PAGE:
The canton is a square section of the shield, issuant from one of the upper corners. It’s one of the earliest of charges, found in the arms of John of Brittany c.1285 [Asp2 213]. Unless stated otherwise, it issues from the dexter chief corner; a “sinister canton” issues from the sinister chief.
The canton is a peripheral ordinary, though classed as a sub-ordinary by some authors. The same charge is also called a “quarter”; 19th Century writers tried to distinguish between the two, saying the quarter was one-fourth the area of the shield, and the canton one-ninth. No such distinction is made in medieval or Society heraldry; it’s drawn as large as necessary, to accommodate the design on the shield.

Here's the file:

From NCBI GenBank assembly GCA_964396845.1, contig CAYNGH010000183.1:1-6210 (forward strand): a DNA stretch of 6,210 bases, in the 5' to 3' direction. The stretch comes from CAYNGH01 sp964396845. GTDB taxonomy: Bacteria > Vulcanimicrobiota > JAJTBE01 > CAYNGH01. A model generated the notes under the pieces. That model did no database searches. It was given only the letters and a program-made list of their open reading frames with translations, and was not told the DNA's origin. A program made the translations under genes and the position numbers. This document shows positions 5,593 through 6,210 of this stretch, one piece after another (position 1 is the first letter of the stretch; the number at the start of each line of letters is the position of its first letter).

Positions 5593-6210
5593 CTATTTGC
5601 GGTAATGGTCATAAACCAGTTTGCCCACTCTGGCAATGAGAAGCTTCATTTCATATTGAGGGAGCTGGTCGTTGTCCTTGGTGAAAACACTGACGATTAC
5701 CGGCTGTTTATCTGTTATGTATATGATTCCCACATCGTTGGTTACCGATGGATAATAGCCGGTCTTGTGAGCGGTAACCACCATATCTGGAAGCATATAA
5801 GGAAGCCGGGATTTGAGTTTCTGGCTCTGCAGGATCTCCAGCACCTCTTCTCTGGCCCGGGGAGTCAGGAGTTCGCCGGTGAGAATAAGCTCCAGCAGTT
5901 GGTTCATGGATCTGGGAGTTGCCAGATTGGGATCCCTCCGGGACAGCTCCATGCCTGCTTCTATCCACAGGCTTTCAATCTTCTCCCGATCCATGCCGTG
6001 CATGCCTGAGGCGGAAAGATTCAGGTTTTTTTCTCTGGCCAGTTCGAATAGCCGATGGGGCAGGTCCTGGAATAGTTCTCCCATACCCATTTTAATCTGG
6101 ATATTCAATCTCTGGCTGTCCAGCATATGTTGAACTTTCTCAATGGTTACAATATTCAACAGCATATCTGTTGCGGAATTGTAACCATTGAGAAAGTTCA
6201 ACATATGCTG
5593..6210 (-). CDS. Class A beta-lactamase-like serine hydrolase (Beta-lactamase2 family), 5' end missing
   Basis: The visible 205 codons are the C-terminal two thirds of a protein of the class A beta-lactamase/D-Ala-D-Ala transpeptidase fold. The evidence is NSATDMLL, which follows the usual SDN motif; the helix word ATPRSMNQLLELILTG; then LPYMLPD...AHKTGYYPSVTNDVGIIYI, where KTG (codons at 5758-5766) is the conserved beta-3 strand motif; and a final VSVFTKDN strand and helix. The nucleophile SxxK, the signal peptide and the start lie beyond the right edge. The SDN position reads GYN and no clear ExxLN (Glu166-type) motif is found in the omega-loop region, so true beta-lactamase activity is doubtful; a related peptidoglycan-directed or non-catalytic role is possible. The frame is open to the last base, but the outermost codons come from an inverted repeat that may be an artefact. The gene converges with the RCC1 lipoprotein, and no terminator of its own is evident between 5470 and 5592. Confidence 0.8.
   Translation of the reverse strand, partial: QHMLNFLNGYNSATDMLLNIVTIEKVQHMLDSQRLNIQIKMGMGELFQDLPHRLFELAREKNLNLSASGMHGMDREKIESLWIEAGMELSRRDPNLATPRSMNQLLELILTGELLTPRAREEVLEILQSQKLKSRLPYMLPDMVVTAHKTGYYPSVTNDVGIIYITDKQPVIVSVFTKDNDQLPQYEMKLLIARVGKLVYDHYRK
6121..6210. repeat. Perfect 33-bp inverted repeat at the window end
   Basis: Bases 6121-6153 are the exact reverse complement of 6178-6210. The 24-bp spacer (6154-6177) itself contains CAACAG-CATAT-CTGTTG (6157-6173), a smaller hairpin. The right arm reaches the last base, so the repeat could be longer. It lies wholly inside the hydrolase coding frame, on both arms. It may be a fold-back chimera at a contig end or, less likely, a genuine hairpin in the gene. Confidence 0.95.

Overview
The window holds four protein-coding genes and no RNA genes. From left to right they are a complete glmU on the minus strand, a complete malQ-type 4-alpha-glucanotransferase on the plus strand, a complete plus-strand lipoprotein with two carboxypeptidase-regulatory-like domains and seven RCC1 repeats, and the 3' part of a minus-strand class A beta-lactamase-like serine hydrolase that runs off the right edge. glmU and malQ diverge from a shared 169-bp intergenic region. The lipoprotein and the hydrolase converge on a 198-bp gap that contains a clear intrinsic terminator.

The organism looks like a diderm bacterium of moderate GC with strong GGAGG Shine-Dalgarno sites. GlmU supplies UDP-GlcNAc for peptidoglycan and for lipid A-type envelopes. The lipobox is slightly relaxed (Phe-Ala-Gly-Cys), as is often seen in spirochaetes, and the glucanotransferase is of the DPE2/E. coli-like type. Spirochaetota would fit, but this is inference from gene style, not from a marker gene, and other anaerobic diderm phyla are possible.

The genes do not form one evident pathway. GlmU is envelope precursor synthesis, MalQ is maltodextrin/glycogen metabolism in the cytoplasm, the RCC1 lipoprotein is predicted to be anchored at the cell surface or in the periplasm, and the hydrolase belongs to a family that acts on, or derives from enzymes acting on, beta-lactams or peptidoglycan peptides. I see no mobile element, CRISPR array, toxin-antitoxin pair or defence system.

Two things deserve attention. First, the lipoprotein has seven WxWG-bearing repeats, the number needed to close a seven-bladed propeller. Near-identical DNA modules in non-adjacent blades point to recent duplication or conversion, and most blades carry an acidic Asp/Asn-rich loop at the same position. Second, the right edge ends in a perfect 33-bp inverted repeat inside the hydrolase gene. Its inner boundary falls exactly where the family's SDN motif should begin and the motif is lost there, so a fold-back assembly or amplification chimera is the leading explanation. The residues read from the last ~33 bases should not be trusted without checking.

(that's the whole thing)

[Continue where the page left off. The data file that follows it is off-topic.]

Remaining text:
Charged cantons were a period form of augmentation, and their use is so reserved in the Society.
Alan Fairfax bears: Bendy sinister Or and gules, a canton sable.
Thomas of Red Square bears: Argent, a quarter gules.
Helena d’Évreux bears: Per fess Or and azure, a sinister canton azure.